This image shows water spiralling down a huge hole. But this definitely isn’t a gateway to another world. In reality, it’s simply a giant drain called a spillway to divert excess water.
Lake Berryessa in California, USA, can hold around 521 billion gallons of water – any more than that, and the excess begins to be drained off through the spillway. This year, for the first time in a decade, it rained so much in January and February that the lake reached capacity. Now the 72ft-wide hole is funnelling the extra water away to prevent flooding.
The mesmerising sight of the water plunging down the spillway has attracted hundreds of locals armed with cameras to capture this arresting phenomenon. It started on Friday 17 February, and could continue for another two weeks – more storms are expected, which should keep the spillway busy. There are many different types of spillways; the one at Lake Berryessa is a “bellmouth”, also known as a morning glory or plughole.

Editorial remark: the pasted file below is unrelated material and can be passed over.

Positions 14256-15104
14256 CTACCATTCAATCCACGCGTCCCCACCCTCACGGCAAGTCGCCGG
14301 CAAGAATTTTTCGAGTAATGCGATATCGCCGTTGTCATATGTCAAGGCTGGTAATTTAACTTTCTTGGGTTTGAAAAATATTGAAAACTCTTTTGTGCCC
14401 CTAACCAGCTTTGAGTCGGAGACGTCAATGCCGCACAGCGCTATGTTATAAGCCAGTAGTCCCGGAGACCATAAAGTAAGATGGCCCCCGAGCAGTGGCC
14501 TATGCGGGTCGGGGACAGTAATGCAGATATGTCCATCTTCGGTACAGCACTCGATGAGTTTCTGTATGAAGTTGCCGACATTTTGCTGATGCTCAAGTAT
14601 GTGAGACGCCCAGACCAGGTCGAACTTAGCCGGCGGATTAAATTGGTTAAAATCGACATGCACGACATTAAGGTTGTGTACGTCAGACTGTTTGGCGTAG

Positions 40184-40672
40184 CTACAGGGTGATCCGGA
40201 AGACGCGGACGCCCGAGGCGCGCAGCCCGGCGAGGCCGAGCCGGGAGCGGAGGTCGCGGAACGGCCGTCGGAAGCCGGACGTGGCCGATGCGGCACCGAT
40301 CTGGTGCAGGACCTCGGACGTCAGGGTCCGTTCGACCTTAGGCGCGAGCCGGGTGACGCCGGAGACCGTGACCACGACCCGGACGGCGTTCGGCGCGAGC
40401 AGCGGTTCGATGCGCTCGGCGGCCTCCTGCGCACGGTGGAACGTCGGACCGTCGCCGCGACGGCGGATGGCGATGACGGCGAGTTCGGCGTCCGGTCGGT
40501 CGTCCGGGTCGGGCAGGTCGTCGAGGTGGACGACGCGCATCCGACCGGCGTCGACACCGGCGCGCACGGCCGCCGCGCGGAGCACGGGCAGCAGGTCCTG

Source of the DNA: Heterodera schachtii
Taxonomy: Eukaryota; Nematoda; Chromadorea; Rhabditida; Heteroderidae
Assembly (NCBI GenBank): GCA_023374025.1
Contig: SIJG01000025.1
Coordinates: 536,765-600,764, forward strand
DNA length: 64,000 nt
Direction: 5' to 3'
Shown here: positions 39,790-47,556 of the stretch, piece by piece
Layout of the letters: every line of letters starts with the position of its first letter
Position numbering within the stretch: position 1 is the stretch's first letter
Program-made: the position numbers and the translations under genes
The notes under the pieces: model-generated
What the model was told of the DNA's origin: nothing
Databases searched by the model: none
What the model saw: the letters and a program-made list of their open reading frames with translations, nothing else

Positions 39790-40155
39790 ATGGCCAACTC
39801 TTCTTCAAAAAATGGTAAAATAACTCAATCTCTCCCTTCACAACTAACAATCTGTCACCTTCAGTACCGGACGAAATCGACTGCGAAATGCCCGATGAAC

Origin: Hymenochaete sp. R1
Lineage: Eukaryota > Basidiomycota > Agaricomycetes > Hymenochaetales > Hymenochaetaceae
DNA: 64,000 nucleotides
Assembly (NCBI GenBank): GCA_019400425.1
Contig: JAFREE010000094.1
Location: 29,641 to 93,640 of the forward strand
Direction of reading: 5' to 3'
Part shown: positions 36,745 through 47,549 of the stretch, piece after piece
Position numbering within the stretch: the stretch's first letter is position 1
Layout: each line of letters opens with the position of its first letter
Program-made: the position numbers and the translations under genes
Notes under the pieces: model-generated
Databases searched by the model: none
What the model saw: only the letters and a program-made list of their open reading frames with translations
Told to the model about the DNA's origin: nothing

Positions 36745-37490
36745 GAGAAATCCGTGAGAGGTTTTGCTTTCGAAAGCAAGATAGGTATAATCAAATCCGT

It works a bit like the hole in the side of a sink or bath tub, to prevent water spilling onto the floor if someone leaves the tap running. When it rains a lot and the water rises over 440ft above sea level in Lake Berryessa, it spills over the top of the hole, funnelling down and out into Putah Creek. The water was flowing at approximately two million gallons a minute on Tuesday – but it can flow much faster when needed.